The Controversial King How The Tudors Came to Rule
On the 30th October 1485 a usurper to the English throne was crowned at Westminster Abbey and the most infamous dynasty was beginning.
Bella Organ explores how the Tudors came to rule....
Everyone has heard of the indulgent and merciless King Henry VIII and all six of his unfortunate wives, however few people know as much about the founding member of the Tudor dynasty, his father Henry Tudor, who's forces won him the English throne at the savage Battle of Bosworth in 1485. What were Henry Tudor's claims to the English throne? Were the Tudors really the true heirs to the English throne? Why was Henry so intent on taking it by force? Did you know that Henry VII actually had a stronger claim to the French throne?
To understand the Tudors and where they came from, we need to journey back beyond the battle of Bosworth to a time that is notably famous as the Wars of The Roses. During this violent period two factions of the royal Plantagenet line: The house of York and the house of Lancaster fought for the crown.
In 1457, at Pembroke Castle in Wales, a baby boy named Henry Tudor was born to parents Margaret Beaufort and Edmund Tudor. Henry was born into royal but, due to family controversies, illegitimate Lancastrian blood via his Mother. His father, Edmund, and Uncle, Jasper, Tudor were recognised as half brothers to King Henry VI and given titles due to their loyal and brave services in battle, but barred from ascension to the throne.
Henry's Father, Edmund, was the son of Owen Tudor, a Welsh Squire, who had secretly married Catherine of Valois, widow of Henry V and daughter of Charles VI of France. This gave their descendants, including Henry Tudor, a claim to the French throne.
Did you know that many historians believe Henry VII had a much stronger claim to the French throne than the English? Would you agree?
Henry's Mother, Margaret Beaufort, was the great-grandaughter of John of Gaunt and his mistress Katherine Swynford. Katherine had been John's mistress for 25 years before they married, during which time she bore him 4 children. The children, although born outside of wedlock, were legitimised on their parent's eventual marriage.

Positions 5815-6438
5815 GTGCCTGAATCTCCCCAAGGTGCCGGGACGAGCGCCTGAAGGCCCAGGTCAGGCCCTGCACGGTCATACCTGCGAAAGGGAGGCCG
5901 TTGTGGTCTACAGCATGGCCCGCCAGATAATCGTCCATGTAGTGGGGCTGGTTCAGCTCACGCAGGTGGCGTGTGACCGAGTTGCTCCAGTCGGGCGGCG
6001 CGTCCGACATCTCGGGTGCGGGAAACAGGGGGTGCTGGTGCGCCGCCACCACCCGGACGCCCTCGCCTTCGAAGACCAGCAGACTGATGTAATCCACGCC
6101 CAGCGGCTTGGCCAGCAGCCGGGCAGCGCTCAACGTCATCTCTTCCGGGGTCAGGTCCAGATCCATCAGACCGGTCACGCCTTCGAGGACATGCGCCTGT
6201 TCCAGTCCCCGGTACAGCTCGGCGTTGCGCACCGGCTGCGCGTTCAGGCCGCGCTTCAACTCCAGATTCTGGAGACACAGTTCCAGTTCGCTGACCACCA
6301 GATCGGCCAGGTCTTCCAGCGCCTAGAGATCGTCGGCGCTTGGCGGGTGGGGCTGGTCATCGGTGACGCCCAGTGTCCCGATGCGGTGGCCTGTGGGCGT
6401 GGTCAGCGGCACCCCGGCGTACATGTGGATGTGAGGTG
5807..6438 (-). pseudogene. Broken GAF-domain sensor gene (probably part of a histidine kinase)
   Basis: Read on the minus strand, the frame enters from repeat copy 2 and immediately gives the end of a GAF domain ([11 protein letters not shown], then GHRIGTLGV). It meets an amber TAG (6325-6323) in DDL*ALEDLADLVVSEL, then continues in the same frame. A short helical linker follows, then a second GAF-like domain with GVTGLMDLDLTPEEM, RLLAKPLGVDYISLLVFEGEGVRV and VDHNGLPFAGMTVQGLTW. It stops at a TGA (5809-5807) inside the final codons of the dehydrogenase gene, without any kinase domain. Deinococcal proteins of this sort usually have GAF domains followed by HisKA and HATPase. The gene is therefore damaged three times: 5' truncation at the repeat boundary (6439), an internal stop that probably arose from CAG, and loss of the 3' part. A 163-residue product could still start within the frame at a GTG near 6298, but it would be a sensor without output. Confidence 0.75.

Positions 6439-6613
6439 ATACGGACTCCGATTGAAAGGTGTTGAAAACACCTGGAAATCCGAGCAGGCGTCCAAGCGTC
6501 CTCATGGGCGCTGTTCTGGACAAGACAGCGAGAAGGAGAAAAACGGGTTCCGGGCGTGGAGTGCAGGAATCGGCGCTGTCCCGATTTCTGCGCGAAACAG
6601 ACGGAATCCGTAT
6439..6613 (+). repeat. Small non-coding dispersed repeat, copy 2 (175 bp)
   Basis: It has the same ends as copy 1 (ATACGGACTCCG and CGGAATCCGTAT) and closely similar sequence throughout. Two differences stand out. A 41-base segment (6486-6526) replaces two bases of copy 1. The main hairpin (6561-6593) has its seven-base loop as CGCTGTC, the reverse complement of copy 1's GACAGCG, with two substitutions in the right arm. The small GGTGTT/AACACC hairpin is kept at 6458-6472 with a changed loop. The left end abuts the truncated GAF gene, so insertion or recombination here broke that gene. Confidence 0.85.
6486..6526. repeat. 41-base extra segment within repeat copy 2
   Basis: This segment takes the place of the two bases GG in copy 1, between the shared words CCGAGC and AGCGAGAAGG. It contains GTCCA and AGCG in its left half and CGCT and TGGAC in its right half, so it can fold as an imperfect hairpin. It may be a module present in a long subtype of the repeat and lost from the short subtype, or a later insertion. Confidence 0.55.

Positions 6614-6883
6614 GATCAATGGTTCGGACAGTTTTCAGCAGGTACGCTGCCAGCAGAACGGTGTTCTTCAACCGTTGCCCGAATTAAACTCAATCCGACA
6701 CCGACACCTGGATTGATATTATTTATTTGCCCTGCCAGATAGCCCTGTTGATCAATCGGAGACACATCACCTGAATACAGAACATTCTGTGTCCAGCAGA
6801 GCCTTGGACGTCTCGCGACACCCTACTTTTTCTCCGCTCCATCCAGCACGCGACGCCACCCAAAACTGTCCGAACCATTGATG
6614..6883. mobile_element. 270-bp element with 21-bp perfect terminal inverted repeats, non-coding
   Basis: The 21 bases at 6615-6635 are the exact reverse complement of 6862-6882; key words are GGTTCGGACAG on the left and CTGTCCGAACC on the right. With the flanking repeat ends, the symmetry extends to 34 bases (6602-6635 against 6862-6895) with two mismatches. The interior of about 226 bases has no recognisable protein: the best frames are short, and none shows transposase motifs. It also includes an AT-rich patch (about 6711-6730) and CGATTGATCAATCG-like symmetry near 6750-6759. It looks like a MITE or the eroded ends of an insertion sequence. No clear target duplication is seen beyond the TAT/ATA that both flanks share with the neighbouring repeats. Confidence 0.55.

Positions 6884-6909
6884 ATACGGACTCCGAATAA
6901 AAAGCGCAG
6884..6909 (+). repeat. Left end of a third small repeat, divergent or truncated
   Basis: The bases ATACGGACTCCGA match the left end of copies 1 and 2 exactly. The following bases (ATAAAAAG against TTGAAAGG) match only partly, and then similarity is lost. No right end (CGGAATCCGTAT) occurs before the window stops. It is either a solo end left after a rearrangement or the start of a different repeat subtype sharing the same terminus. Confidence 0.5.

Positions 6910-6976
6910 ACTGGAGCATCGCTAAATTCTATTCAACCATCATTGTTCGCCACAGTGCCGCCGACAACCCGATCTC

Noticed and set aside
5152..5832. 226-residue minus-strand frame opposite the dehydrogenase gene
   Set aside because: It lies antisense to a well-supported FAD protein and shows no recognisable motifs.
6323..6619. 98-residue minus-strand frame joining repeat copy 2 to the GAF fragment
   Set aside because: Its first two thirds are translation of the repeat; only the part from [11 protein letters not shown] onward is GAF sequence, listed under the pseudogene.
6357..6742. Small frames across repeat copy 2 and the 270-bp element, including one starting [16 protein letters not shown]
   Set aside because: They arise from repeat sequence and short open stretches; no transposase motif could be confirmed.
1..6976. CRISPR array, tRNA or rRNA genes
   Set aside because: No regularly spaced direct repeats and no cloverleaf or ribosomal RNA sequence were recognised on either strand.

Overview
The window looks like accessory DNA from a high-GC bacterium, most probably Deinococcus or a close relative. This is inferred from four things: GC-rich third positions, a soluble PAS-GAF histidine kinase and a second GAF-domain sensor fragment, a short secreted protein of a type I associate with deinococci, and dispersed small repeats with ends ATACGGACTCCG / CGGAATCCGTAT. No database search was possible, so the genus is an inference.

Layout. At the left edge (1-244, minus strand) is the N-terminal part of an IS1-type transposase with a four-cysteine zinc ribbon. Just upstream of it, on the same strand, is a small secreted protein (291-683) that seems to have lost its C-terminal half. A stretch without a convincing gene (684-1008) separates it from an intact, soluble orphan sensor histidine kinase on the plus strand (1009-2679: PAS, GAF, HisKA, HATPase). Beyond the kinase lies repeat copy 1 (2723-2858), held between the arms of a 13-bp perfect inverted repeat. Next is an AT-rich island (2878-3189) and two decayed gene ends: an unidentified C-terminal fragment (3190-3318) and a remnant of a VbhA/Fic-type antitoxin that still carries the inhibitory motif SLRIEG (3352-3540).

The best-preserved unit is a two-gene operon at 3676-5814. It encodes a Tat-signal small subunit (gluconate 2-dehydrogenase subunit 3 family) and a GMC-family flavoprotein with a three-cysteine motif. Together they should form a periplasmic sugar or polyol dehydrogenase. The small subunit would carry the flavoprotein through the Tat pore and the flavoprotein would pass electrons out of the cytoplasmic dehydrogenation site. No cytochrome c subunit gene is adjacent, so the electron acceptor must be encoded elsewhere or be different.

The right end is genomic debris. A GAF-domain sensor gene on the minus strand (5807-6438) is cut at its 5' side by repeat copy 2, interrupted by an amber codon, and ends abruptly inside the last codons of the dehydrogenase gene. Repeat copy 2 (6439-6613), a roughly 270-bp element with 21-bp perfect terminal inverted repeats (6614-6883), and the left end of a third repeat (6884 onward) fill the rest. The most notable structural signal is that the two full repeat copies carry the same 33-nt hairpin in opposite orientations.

After the defeat of Margaret of Anjou at the battle of Tewkesbury in 1471, the Lancastrian threat had been quelled, and the Yorks were in power with Edward IV on the throne. In 1483, following the death of Edward IV, his brother Richard Duke of Gloucester declared himself King Richard III ahead of Edward IV's own son. Much controversy will later surround Richard III – did he murder Edward IV's sons, his nephews – the rightful heirs to the throne - in the Tower of London? Had he plotted to take the throne from the moment he left his brother's deathbed? Or, were his actions simply those of a man trying to protect the future of England from the power hungry Woodvilles? Whatever his motives, Richard outlawed the Woodville marriage meaning that Edward IV and Elizabeth Woodville's (Queen dowager) children were no longer legitimate heirs to the throne, including their daughter Elizabeth of York.
In March 1485 Henry Tudor, after a collaboration of support from his mother Margaret and the Woodvilles, lands at Mill Bay, Pembrokeshire and marches East to meet Richard III in battle at Bosworth fields. His goal is to take the throne by force and marry Elizabeth of York, which Henry had publicly vowed to do on Christmas Day at Rennes Cathedral in 1483, earning homage from the Yorkist supporters.
After a savage battle, Richard III is killed and Henry Tudor declares himself victorious. Straight away Henry sets about proclaiming himself King by right of conquest retroactively from 21st August 1485 – the day before the battle of Bosworth, making all who had fought for Richard guilty of treason.
One of the actions Henry took next is worthy of note, he repealed Richard III's Titulus Regius – the act that had proclaimed the Woodville children as illegitimate and not heirs to the throne - in order to legitimise his intended bride, Elizabeth of York.
Henry Tudor was, however, all too aware of his tenuous claims to the throne by right of succession – a papal bull had explicitly excluded the Beauforts and their heirs from the royal succession - and to marry Elizabeth of York immediately would mean admitting that Henry's position as King was only through his Queen, the rightful heiress of York – thus making him King consort and demeaning his patriarchal rule.
To have reversed Titulus Regius, it is argued that Henry Tudor must have been certain that the Princes in the Tower were deceased. Did he secretly know that they were dead? If they were alive, then the repealing of this act would have put them above Henry Tudor in the line for the throne. No historian is certain whether Henry knew the fate of the Princes or not, but we can conclude that he was a paranoid King, afraid of old Yorkist supporters and any other claimants to the throne.
The presumed deaths of the Princes certainly did act in Henry's favour. The assumption helped to create an evil, repugnant image of Richard III. Do you think Richard III had the Princes murdered? That belief held by many now made Henry VII England's saviour from the dark tyranny of a regicidal King.
The majority of negative opinion held about Richard III and the Yorkists are to this day down to the Tudor propaganda machine which helped secure and legitimise their claim to England's throne.
Despite his tenuous claims to the throne of England, Henry VII was successful in uniting the Houses of Lancaster and York through his marriage to Elizabeth of York and in ending the Wars of the Roses. He founded the colourful and controversial Tudor Dynasty who fascinate us still today, some 500 years later.
Written by Bella Organ for British History Tours